ARE FASTER MODES OF PREDATION EVOLUTIONARILY DERIVED IN THE BUSYCONINAE?: A TEST WITH MOLECULES AND FOSSILS
The evolutionary history of busyconine whelk feeding behavior is ideal to test this prediction. Whelks have been conspicuous gastropod predators in shallow-water marine communities along the Atlantic and Gulf coasts of North and Central America since at least the Early Miocene. Living whelk species either wedge or chip open the shell of their bivalve prey. When feeding on the same hard-shelled prey species, wedging is much slower than chipping behavior because it requires the predator to wait for the preys valves to gape before its shell lip can be inserted between the valves. Chipping, however, is a more active and forceful behavior that involves repeated application of the predators shell lip against the preys shell to create an opening sufficient for wedging the valves apart.
With this understanding of the ecology of living species, we hypothesized that wedging behavior is the ancestral condition within the clade. To test our hypothesis, the evolutionary relationships among living busyconines were estimated using partial sequences of a rapidly evolving mitochondrial gene (cytochrome oxidase I) from representative members of the clade. Tracing the feeding ecology of living busyconines onto the phylogenetic hypothesis indicates that wedging is the ancestral behavior within the whelk clade. This inference is strengthened by the post-Oligocene history of characteristic whelk predation traces on the shells of hard-shelled prey species, which first appear in the fossil record during the Late Miocene.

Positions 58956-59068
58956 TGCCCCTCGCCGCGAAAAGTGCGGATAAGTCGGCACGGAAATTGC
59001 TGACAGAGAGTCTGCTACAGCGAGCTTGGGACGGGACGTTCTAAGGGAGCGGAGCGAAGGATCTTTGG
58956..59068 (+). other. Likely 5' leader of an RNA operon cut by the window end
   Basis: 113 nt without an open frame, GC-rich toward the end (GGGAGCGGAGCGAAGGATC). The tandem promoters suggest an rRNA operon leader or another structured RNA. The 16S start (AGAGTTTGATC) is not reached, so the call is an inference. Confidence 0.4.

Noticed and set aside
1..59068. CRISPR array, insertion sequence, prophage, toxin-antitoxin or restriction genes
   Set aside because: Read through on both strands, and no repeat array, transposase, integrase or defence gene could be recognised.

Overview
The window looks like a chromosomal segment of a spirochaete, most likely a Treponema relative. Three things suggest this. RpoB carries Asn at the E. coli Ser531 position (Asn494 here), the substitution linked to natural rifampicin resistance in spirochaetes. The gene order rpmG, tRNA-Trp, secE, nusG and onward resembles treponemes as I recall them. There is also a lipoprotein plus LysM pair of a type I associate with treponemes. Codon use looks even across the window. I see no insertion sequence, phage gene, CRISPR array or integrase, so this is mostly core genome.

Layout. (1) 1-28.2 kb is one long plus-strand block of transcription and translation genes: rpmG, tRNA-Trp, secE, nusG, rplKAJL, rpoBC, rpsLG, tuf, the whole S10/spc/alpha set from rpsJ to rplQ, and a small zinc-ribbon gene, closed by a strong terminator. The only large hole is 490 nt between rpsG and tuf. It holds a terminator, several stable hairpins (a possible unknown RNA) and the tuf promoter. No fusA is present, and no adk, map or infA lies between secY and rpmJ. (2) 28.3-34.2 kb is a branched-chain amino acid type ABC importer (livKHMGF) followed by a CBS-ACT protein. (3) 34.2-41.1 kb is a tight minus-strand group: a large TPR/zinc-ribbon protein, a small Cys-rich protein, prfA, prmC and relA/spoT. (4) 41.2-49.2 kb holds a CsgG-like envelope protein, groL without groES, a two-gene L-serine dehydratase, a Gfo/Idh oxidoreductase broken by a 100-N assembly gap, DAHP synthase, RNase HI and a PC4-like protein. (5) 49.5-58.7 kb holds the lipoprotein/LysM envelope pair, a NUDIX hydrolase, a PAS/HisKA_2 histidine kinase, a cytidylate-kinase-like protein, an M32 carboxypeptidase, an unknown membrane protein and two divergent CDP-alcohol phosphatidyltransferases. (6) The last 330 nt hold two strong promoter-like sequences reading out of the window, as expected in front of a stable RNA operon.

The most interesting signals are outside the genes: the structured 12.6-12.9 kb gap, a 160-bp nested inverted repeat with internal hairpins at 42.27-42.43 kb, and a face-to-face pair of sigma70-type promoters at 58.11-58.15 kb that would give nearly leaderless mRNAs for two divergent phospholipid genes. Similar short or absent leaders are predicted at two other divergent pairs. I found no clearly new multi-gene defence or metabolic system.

The selective advantages of killing prey faster for whelk predators include creating opportunities for more effective exploitation of available prey resources and reducing exposure to enemies, especially in highly competitive environments where the bar of performance is set high.